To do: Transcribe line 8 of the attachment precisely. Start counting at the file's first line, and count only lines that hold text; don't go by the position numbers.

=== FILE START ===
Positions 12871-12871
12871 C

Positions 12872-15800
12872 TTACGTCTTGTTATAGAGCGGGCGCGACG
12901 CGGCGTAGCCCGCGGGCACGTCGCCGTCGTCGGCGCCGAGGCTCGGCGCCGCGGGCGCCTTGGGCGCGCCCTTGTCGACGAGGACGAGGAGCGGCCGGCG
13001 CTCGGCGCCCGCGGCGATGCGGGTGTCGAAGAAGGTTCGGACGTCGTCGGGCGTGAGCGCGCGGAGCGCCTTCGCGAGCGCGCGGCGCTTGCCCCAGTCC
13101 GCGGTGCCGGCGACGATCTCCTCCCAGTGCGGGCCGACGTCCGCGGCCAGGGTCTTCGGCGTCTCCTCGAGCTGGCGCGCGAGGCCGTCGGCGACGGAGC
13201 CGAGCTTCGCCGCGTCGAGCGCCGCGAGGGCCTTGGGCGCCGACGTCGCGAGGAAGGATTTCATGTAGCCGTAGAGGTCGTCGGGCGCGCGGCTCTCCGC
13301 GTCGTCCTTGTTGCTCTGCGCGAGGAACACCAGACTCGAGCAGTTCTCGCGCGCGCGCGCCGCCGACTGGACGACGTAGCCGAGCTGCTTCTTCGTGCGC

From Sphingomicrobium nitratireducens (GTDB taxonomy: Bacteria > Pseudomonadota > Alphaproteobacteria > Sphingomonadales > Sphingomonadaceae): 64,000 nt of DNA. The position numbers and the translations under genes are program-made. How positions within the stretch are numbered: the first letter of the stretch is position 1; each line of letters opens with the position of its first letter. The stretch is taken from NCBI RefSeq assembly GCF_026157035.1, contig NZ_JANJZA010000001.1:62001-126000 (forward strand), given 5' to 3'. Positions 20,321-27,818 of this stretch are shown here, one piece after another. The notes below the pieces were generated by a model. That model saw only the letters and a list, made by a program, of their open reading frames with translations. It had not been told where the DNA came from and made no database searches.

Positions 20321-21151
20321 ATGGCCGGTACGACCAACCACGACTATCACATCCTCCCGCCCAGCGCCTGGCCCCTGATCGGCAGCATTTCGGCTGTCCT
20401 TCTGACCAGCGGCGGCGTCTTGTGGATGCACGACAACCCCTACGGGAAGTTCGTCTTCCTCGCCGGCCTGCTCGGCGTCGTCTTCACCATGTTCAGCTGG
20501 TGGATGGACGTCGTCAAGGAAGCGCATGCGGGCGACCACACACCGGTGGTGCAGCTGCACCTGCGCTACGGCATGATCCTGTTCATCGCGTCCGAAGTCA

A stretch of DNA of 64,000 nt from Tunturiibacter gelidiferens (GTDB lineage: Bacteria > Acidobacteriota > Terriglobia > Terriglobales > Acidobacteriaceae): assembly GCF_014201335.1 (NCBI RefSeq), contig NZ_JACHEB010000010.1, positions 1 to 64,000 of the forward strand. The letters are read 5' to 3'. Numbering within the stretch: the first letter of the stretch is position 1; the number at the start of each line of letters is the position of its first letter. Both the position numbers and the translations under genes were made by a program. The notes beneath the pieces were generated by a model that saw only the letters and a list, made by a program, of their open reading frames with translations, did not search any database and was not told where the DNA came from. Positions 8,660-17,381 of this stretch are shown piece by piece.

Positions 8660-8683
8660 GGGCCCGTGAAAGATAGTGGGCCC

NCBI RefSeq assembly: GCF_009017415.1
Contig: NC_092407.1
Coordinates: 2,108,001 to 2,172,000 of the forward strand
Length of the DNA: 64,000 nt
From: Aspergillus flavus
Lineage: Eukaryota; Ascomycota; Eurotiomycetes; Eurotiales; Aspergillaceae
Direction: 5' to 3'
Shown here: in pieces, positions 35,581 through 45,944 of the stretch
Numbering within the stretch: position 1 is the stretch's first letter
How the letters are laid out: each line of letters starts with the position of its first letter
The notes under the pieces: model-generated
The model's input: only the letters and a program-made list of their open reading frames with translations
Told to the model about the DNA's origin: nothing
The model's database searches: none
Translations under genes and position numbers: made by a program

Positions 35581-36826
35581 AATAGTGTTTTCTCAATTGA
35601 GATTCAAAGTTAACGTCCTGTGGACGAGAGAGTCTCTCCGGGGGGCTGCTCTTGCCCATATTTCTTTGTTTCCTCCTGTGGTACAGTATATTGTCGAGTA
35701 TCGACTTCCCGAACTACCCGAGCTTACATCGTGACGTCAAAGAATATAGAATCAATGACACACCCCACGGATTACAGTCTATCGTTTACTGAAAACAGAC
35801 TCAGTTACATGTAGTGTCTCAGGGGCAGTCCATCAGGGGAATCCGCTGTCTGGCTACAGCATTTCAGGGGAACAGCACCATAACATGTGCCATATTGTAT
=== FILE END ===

13201 CGAGCTTCGCCGCGTCGAGCGCCGCGAGGGCCTTGGGCGCCGACGTCGCGAGGAAGGATTTCATGTAGCCGTAGAGGTCGTCGGGCGCGCGGCTCTCCGC